5. A system in accordance with claim 3, wherein the identifiers include a telephone number of a mobile device associated with at least one of the identified one or more users.
6. A system in accordance with claim 4, wherein the identifiers include a messaging address of a mobile device associated with at least one of the identified one or more users.
7. A system in accordance with claim 1, wherein the information engine is comprised of a server running an application program.
8. A mobile device user networking method, comprising: receiving a query from a mobile device via a communications network; determining a context of the query; comparing at least one of the query and the context with information in a database that is accessible via the communications network to generate a contextual result, wherein the database stores information related to one or more users of the communications network; identifying one or more users associated with the contextual result; and generating a directory of identifiers representing the identified one or more users.
9. A method in accordance with claim 8, further comprising transmitting the directory of identifiers to the mobile device via the communications network.
10. A method in accordance with claim 9, further comprising notifying, in a message transmitted via the communications network, at least one of the identified one or more users of at least one of the query and the context.
11. A method in accordance with claim 10, wherein the message includes an identification number of the mobile device.
12. A method in accordance with claim 8, wherein the information stored in the database is provided by the one or more users of the communications network.
13. A method in accordance with claim 8, wherein the communications network includes a wireless communications network for transmitting voice and/or data signals.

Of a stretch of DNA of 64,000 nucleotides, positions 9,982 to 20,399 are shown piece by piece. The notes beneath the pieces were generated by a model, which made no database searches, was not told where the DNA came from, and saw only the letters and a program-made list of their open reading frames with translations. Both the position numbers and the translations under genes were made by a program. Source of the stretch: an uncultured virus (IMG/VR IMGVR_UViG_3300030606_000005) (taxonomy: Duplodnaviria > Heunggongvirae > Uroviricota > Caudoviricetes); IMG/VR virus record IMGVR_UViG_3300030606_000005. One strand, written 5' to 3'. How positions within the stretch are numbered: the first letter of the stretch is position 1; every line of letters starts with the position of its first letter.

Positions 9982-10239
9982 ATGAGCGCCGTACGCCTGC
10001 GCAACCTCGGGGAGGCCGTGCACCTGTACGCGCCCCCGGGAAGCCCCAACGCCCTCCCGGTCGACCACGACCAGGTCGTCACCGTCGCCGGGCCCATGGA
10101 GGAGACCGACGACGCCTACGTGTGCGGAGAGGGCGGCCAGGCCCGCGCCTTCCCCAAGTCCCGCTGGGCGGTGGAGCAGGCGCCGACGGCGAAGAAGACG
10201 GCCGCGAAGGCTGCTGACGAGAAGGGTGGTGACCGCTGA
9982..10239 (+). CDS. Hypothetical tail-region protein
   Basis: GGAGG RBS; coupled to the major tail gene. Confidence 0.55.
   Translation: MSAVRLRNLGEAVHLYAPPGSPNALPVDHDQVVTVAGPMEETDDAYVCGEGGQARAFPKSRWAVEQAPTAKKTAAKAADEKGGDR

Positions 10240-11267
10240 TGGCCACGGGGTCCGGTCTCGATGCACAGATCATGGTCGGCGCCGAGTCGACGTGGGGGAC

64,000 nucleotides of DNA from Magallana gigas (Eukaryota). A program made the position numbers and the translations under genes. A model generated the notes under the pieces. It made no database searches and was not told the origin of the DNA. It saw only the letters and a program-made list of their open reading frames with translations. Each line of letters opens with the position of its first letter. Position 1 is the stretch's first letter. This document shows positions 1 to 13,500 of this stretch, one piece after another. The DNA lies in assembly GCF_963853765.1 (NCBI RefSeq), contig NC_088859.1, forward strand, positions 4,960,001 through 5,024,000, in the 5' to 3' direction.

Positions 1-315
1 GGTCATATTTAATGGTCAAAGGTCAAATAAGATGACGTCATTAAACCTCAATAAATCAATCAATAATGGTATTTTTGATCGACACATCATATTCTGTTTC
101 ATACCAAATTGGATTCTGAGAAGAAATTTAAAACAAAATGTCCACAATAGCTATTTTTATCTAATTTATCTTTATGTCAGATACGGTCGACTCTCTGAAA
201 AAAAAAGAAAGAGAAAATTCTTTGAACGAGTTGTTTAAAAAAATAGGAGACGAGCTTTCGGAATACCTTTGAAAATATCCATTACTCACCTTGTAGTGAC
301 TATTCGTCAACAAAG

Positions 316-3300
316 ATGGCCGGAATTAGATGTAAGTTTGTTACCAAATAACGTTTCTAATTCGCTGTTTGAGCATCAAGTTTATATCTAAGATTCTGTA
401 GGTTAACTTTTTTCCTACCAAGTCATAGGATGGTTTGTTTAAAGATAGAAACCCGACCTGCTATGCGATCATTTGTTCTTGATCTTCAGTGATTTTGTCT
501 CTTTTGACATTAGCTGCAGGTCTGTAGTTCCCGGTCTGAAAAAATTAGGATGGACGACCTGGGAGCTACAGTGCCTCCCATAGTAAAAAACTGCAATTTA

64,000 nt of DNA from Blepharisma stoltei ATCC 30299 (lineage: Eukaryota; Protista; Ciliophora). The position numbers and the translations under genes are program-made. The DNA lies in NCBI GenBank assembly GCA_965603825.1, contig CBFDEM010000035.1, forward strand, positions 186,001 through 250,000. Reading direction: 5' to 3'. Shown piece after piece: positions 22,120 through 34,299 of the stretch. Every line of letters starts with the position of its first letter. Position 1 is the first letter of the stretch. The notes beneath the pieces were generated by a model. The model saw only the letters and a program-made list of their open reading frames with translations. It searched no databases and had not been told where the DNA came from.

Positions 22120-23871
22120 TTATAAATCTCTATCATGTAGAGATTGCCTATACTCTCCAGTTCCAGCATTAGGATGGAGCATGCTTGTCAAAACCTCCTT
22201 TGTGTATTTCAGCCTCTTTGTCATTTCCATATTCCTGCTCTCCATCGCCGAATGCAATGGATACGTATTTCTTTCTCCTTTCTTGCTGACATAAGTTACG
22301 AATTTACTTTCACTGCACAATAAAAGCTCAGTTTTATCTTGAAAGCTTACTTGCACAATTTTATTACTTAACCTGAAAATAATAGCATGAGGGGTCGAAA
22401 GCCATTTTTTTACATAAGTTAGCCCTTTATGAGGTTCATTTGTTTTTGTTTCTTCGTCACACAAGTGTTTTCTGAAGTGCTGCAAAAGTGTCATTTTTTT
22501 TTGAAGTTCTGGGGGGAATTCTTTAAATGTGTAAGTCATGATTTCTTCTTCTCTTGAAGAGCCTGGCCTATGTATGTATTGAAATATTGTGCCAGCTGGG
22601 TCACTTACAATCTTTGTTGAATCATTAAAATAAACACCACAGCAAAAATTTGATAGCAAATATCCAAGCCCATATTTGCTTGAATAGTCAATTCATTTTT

14. A method in accordance with claim 8, wherein the communications network includes a messaging system for transmitting messages.
15. A method in accordance with claim 13, wherein the identifiers include a telephone number of a mobile device associated with at least one of the identified one or more users.
16. A method in accordance with claim 14, wherein the identifiers include a messaging address of a mobile device associated with at least one of the identified one or more users.
17. A method for connecting users of a communications network, the method comprising: receiving, from a mobile device via the communications network, a query of a database about one or more things within a context; and generating, based at least in part on the context, a directory of users of the communications network who have provided information to the database that represents a knowledge about the one or more things.
18. A method in accordance with claim 17, wherein the information provided by the users of the communications network includes text associated with a user profile.
19. A method in accordance with claim 17, wherein the information provided by the users of the communications network includes text associated with a weblog.
20. A method in accordance with claim 17, wherein the information provided by the users of the communications network includes metadata associated with the one or more things.
PCT/US2005/025972 2004-07-19 2005-07-19 Dynamic knowledge-based networking system and method WO2006012473A1 (en)

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AT05773570T AT443293T (en) 2004-07-19 2005-07-19 Dynamic information-based network system and process
EP05773570A EP1786821B1 (en) 2004-07-19 2005-07-19 Dynamic knowledge-based networking system and method